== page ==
THE ENCHANTED SNAKE. 193
"All I ask," said Grannonia, "is that should I succeed in what you desire you will give me your son in marriage."
The king, who had given up all hopes of his son's recovery, replied: "Only restore him to life and health and he shall be yours. It is only fair to give her a husband who gives me a son/'
And so they went into the prince's room. The moment Grannonia had rubbed the blood on his wounds the illness left him, and he was as sound and well as ever. When the king saw his son thus marvelously restored to life and health he turned to him and said: "My dear son, I thought of you as dead, and now, to my great joy and amazement, you are alive again. I promised this young woman if she should cure you to bestow your hand and heart on her, and seeing that Heaven has been gracious, you must fulfill the promise I made her; for gratitude alone forces me to pay this debt."
But the prince answered: "My lord and father, I would that my will were as free as my love for you is great. But as I have plighted my word to another maiden, you will see yourself, and so will this young woman, that I cannot go back from my word and be faithless to her whom I love."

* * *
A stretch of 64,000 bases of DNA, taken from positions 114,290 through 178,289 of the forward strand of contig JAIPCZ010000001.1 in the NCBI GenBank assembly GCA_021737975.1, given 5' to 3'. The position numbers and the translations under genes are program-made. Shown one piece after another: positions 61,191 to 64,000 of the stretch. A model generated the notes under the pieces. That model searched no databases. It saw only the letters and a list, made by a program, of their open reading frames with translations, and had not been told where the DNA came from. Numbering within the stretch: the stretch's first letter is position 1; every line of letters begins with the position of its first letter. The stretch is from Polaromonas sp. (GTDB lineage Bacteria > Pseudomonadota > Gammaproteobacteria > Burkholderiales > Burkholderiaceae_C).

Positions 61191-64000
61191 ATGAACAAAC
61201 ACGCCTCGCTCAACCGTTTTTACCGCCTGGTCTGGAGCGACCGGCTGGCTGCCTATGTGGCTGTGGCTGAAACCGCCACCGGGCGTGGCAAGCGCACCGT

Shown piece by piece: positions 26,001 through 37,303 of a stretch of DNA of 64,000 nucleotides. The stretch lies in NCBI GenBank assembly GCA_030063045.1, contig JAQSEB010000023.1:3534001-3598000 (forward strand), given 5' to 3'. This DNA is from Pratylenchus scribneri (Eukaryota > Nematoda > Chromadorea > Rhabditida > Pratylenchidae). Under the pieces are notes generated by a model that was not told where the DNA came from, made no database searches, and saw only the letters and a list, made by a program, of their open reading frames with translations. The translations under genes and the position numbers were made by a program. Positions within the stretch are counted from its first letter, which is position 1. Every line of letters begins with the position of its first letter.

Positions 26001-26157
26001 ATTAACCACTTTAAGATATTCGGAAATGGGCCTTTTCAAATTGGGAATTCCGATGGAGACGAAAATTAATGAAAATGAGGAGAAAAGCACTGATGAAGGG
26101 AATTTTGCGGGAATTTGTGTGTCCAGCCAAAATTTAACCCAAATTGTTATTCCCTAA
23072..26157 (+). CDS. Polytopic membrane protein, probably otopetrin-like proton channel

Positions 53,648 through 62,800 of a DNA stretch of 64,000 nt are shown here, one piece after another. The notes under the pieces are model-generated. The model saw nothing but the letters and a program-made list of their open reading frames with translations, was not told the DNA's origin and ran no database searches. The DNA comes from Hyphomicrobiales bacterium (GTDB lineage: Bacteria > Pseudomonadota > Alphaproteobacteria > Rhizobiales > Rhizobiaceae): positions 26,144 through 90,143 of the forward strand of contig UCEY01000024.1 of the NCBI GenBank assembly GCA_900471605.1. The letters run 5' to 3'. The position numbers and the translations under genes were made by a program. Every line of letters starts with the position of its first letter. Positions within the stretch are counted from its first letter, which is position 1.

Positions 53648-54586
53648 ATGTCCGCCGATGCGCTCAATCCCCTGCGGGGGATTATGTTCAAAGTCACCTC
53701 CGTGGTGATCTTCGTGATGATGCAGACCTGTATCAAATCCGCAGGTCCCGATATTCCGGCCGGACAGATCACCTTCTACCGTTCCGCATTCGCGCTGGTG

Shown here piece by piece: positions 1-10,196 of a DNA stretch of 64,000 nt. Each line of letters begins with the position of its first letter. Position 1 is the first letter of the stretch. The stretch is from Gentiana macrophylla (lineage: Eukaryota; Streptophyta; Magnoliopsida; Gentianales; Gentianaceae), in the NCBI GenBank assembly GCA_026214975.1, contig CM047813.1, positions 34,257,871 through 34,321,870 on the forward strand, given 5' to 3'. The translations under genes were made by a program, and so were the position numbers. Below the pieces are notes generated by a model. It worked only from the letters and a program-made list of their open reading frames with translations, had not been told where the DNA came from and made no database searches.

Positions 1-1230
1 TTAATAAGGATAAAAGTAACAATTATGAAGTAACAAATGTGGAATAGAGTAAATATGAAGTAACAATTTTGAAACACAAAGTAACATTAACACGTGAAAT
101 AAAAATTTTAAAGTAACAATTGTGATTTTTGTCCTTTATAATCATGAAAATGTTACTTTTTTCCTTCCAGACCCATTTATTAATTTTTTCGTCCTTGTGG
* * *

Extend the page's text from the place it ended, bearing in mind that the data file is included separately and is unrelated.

When Grannonia heard these words and saw how deeply rooted the prince's love for her was she felt very happy, and blushing rosy red she said: "But should I get the other lady to give up her rights, would you then consent to marry me?"
"Far be it from me," replied the prince, "to banish the beautiful picture of my love from my heart. Whatever she may say, my heart and desire will remain the same, and though I were to lose my life for it, I couldn't consent to this exchange."
Grannonia could keep silence no longer, and throwing off her peasant's disguise she discovered herself to the prince, who was nearly beside himself with joy when he recognized his fair lady-love. He then told his father at once who she was and what she had suffered for his sake.
Then they invited the King and Queen of Starza-Longa to their court and had a great wedding-feast, and proved once more that there is no better seasoning for the joys of true love than a few pangs of grief.*